At Watkins Glen State Park you can walk over, under, behind and through waterfalls. This New York state park is one of the most popular in the state, and for good reason. The glen’s stream descends 400 feet past 200-foot cliffs, generating 19 waterfalls along its course.
They designed the Gorge Trail to carry hikers along the walls of the gorge. You can enjoy the rocky cliffs and cascading waterfalls from all angles. Following it gives you up close views of all the falls — and sometimes even taking you through them. That’s why this hike is simply magical.
You can’t help but appreciate how the water has carved the canyon walls. The gorge is simply stunning. Sorry. My photos don’t do it justice. (Also made worse because my camera malfunctioned.) Its picturesque stone bridges, paths and stairs make this a photographer’s dream. Cool names like Frowning Cliff, Lovers Lane, Rainbow Falls, Glen Cathedral and Sentry Bridge add to the delight of exploring this wonderful place.
The Waterfalls at Watkins Glen State Park
The park first opened to the public in 1863 and was privately run as a tourist resort until 1906. It was so popular that in 1866, more than 23 thousand sightseers visited the resort. The resort offered lodging and dining, and gradually expanded the trail and the bridgework throughout the gorge.
Then, New York State purchased it, creating Watkins Glen State Park. The centerpiece of the 778-acre park is a 400-foot-deep narrow gorge cut through rock by Glen Creek.
Along the hike, information boards share the geology of the stream and point out interesting features. If you need a place to escape for a little bit, this place will make you happy.
In the early 1800s, the Glen Creek and its rushing waterfalls powered Watkins Mill, a grist mill that because of the force of the water could mill a thousand pounds of flour a day.
Watkins Glen State Park features three trails, open from mid-May to early November, that climb or descend the gorge. The Southern Rim and Indian Trails run along the gorge’s wooded rim, while the Gorge Trail is closest to the stream and runs over, under and along the park’s 19 waterfalls by way of stone bridges and more than 800 stone steps.
Most visitors head to the Gorge Trail, which snakes along Glen Creek through a 400 ft deep canyon. The trail leads you up 800 or so steps (I didn’t count) along the almost 2-mile trek through the gorge. That’s like going up 38 floors. But it’s not as bad as it sounds. The initial ascent is probably the hardest, but if you take it slow and take whatever rests you need by stepping to the side, you can make it. After that initial ascent, the hike is fairly easy because you stop so frequently to enjoy the 19 waterfalls along the way.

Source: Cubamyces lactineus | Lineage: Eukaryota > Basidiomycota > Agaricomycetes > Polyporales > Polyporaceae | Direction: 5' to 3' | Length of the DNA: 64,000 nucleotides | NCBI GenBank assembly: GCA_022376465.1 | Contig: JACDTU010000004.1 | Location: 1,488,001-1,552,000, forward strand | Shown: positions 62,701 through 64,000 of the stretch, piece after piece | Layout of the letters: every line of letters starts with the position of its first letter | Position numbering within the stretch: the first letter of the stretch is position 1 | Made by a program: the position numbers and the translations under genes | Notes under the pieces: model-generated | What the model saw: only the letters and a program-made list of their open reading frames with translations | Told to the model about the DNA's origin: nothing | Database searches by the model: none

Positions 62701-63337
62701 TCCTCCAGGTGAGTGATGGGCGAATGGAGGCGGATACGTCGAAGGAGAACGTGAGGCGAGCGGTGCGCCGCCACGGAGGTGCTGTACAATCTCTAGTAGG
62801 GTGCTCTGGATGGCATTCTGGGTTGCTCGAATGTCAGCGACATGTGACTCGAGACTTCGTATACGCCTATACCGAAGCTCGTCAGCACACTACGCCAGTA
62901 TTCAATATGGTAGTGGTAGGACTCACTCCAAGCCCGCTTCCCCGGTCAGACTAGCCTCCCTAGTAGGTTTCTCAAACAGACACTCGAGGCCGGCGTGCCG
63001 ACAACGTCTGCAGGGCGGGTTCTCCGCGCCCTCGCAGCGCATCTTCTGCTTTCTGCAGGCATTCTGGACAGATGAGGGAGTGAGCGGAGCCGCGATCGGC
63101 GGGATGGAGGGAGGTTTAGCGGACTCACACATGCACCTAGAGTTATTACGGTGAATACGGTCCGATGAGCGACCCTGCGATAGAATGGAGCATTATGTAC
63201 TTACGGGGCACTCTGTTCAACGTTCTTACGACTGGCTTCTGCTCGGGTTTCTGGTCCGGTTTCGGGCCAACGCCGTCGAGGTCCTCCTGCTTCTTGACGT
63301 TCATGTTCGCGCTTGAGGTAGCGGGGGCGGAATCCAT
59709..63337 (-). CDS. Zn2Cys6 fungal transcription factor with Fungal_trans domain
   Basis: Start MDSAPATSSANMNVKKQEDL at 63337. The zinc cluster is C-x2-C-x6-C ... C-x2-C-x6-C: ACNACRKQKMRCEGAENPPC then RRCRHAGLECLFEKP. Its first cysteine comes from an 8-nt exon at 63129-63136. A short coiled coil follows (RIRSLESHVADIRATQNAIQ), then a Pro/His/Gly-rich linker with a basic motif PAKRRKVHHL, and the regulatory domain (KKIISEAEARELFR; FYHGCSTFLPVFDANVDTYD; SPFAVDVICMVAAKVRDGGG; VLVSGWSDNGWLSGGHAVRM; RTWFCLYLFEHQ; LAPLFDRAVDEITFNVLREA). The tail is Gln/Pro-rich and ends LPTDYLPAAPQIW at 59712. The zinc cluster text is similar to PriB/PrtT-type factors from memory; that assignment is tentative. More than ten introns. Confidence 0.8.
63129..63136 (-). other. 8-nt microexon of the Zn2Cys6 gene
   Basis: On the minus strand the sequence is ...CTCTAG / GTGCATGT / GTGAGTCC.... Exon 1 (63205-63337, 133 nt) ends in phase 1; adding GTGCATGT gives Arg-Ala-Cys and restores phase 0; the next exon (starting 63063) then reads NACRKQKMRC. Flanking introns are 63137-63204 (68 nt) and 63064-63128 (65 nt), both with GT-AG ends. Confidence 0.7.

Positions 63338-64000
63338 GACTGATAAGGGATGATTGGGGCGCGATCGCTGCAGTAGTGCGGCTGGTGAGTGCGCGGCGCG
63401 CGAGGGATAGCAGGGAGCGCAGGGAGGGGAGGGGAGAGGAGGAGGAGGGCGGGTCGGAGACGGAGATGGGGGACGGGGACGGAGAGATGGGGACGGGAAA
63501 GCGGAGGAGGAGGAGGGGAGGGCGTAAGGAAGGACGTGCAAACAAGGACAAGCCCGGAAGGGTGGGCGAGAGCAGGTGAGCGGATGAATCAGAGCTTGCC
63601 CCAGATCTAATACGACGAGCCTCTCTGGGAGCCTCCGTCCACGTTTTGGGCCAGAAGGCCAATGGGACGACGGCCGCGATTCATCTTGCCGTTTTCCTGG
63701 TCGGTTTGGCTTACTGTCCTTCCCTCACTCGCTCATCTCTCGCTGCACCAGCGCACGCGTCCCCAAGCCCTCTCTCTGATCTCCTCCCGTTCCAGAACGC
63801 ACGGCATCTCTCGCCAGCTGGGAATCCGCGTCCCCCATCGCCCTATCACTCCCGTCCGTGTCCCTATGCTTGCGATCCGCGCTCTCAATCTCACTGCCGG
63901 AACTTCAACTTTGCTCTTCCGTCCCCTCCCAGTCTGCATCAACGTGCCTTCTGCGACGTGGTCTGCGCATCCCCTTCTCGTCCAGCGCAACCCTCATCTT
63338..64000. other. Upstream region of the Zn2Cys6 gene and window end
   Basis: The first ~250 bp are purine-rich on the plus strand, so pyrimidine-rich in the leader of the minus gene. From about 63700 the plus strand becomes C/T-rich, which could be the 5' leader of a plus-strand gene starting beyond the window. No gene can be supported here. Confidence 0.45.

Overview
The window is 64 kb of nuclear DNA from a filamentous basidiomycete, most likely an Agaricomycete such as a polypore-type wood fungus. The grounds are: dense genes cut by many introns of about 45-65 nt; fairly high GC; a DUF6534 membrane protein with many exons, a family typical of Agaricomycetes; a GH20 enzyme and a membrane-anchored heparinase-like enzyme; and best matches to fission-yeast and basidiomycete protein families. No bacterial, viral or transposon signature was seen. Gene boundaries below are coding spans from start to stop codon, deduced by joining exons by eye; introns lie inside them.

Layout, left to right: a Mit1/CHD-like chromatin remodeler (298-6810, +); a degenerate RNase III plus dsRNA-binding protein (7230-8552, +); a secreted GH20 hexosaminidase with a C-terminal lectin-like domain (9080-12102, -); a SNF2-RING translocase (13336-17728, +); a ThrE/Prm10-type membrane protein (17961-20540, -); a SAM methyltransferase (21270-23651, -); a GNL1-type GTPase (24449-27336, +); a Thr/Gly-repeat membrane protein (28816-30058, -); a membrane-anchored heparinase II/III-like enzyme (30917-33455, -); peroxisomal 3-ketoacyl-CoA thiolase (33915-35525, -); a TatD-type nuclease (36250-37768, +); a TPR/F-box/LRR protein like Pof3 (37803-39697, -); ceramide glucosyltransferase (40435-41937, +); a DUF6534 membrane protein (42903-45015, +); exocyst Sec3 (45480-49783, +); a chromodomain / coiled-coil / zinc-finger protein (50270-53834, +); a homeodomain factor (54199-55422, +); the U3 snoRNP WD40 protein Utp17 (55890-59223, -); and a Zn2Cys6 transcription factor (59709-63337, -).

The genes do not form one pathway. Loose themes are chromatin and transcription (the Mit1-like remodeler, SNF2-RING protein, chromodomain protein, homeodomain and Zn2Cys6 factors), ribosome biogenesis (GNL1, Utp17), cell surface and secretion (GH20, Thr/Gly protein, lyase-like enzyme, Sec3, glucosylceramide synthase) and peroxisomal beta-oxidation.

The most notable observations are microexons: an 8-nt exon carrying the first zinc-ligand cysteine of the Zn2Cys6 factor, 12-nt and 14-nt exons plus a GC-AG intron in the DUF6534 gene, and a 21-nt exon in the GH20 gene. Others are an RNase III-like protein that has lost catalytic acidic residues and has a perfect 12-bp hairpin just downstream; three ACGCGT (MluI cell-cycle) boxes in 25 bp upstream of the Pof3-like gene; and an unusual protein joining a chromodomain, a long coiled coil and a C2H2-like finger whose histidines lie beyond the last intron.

We made it into a loop by means of the Indian Trail, which begins at the park’s upper entrance. It follows the north rim of the gorge, connecting with the lower section of the Gorge Trail below the suspension bridge. The trail offers three impressive gorge overlooks.
Know Before You Go
It gets wet and muddy in some spots so be sure to wear shoes or boots with good grips and clothing you don’t mind getting a little wet or dirty. There are A LOT of steps, so that is something to consider in advance, especially on hotter days or if you are going with people who may be less able to manage a steep incline.
During the tourist season, Watkins Glen State Park can become quite crowded. Go early to avoid the crowds — because of our other sight-seeing plans, we arrived around lunchtime, and even on a weekday in October, it was so very crowded!
Finally, pets are not allowed on the Gorge Trail.
Getting there: 1009 N Franklin St, Watkins Glen, NY
Hours: Although the park is open year round, the Gorge trail is only open between May and October. Check the website to ensure the trail is open.
Website: Watkins Glen SP
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